Posts tagged with "Soho":
Broadway, Manhattan’s longest street and a main commercial drag, spans the length of the island from hilly Inwood to Lower Manhattan’s breezy Bowling Green. There are shops from nose to tail, but a recent survey found that Broadway is also home to almost 200 vacant storefronts, dead zones on one of Gotham’s liveliest thoroughfares.
Glaring vacancies aren’t limited to Broadway though. From Madison and Fifth Avenue to Broadway in Soho and Bleeker Street in the West Village, high-end commercial strips in Manhattan are having trouble attracting commercial tenants. A healthy vacancy rate is 5 percent, but some fancy areas are in the midst of high-rent blight, with one in five (20 percent) storefronts vacant.
Further north, in Washington Heights, a whole block of immigrant-owned businesses were essentially evicted after new landlords proposed a 100 percent rent increase and declined to renew their leases.
Why is this happening?
The causes are predictable, but the solutions are not.
High rent, high taxes, regulations that favor owners over tenants, and plain old capitalism—the incentive for owners to seek their property’s maximum value, and the consumer’s desire to acquire goods at the lowest price—all contribute to the twin plagues of vacancy and the mall-ification (national chains displacing small, local businesses) of Manhattan. Stakeholders, though, disagree on what should be done to solve a growing crisis at street level.
This spring, the Manhattan Borough President’s Office (MBPO) recruited volunteers to count all the vacant storefronts along Broadway, citing a dearth of information on how many vacancies exist, and where. The survey follows an effort from two years ago where the office reached out to small businesses and offered potential policy solutions to businesses’ problems.
But first the report had to determine what a small business is, a question that is not as obvious as it seems.
The federal government’s Small Business Administration (SBA) measures business size by number of employees or the company’s value, depending on the sector. The Small Business Act, though, uses a measure that doesn’t exactly conjure visions of mom-and-pops: It says small businesses have fewer than 500 employees. Under the same rules, a microbusiness has fewer than five employees and requires $35,000 in capital or less to get going.
In New York State, small businesses are companies that employ fewer than one hundred people, while New York City’s Department of Small Business Services doesn’t set a number. Instead, it encourages any self-identifying businesses to seek out its resources.
Consequently, the MBPO’s March 2015 report called for a standardized measure of “small,” and the recommendations in its report are geared toward firms with 15 or fewer employees.
No matter how you define them, it’s clear that the not-so-invisible hand of the market is driving these firms out of business on Manhattan’s main streets. One problem? Stratospheric commercial rent increases. In 2014, the average asking rent in Manhattan was $65.14 per square foot. With ever-more high-income individuals flooding Manhattan, landlords are reluctant to offer 10- or 15-year commercial leases lest they get stuck with a lower-paying tenant as commercial land values in the neighborhood skyrocket.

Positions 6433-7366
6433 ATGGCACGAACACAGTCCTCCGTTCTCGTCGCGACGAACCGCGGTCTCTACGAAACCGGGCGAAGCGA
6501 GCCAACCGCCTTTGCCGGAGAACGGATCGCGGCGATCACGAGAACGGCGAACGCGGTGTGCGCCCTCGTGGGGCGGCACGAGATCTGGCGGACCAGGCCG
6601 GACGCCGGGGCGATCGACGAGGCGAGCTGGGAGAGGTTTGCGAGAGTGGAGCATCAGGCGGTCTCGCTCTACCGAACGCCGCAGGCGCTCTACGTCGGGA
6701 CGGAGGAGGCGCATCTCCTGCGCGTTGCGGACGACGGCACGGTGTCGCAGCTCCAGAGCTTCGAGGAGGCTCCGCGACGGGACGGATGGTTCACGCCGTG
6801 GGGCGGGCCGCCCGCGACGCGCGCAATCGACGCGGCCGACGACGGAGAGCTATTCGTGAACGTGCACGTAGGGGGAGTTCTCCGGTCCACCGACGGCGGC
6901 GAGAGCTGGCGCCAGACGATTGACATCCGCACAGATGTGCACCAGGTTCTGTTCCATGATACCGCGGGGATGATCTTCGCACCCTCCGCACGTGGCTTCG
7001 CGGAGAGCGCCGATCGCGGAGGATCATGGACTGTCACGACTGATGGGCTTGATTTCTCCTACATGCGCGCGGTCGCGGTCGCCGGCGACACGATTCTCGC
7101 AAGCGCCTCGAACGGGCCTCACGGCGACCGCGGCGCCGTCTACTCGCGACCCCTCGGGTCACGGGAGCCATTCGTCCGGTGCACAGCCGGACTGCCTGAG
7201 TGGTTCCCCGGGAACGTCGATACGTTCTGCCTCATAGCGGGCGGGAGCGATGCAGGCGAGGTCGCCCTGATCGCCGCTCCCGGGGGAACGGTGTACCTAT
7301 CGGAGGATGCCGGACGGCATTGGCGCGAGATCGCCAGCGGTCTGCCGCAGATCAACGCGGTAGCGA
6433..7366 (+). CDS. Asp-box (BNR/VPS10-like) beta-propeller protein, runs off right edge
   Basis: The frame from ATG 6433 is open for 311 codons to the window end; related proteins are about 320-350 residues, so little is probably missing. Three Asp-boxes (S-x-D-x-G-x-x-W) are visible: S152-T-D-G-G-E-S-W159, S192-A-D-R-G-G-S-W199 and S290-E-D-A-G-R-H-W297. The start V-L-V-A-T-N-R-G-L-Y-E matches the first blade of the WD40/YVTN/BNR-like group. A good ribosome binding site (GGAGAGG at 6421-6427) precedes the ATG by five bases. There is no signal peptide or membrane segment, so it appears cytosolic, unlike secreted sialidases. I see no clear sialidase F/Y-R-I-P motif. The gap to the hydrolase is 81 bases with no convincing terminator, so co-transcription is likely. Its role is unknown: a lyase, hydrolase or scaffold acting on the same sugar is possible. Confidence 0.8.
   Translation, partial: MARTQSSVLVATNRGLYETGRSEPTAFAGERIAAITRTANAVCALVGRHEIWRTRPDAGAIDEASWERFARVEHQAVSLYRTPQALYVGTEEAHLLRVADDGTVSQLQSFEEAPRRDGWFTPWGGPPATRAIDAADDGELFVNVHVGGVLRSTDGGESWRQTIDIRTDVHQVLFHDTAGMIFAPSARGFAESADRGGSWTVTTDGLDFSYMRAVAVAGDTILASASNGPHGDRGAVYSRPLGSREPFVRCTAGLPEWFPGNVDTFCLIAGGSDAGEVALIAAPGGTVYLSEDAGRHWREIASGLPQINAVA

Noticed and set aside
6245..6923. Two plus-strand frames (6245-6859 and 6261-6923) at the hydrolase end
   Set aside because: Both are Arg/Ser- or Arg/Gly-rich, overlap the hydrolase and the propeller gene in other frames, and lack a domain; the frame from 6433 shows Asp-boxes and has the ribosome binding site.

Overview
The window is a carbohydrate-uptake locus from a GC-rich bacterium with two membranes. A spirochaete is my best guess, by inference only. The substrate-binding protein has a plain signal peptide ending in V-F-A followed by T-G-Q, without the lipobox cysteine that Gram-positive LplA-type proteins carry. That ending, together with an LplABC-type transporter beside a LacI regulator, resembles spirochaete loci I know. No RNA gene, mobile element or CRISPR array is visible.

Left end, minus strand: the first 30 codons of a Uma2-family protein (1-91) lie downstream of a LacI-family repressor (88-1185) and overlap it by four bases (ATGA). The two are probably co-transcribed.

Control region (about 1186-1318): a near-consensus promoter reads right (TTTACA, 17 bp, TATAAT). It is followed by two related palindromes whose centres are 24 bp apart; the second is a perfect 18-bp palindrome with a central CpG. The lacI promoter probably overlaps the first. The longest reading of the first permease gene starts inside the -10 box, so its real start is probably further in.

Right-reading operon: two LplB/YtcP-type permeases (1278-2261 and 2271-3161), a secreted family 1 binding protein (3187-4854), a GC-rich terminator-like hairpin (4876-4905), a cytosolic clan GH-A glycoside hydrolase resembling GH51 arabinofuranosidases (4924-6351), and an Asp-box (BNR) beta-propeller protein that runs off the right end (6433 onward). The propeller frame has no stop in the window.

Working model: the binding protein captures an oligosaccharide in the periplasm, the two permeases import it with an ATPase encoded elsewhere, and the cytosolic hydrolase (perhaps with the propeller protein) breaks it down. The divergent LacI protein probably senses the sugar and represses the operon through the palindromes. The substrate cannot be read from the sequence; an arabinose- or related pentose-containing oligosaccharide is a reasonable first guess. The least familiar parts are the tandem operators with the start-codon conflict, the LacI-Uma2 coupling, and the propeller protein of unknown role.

Other problems, the report found, include businesses not having enough insurance, delaying tax payment, and under-budgeting for utilities. On the city side, some business owners in the report cited punitive agency inspectors who, instead of working with the owner to correct an issue, slapped the business with a fine.
Additional solutions don’t seem politically viable or aren’t effected at a scale that works.
A special tax for businesses in most of Manhattan eats into viability, too. In June, Mayor Bill de Blasio rejected the city council's proposal to alter commercial rent tax, an almost four percent surcharge on annual rent of $250,000 or more on businesses below 96th Street. As rents have risen, the tax threshold has stayed the same, and more businesses have become impacted. A bill (sponsored by Councilmember Dan Garodnick) that would raise the ceiling to $500,000 in annual rent didn’t make it into the final 2018 budget, though the item could be considered at a later date. If that limit were approved, the city would lose $52 million in revenue annually.
Zoning regulations encourage new development with huge storefronts that work for Chase and CVS but not for their independent counterparts. On the Upper West Side, though, neighbors are seeing mixed success from initiatives like a 2012 zoning change that limited storefronts to 25 feet, but don’t limit store size, as businesses are free to expand up or down as space permits.
But some advocates say these reforms don’t go far enough to stop business closures and the encroachment of chain stores.
“There is a crisis,” said Kirsten Theodos, cofounder of TakeBackNYC, an advocacy group for New York City small businesses. New York is losing 1,000 small businesses and 8,000 jobs per month. Theodos, who lives near the East Village, said all of this “fuels the hyper-gentrification and whitewashing of the city, a process that’s really accelerated over the past six years.”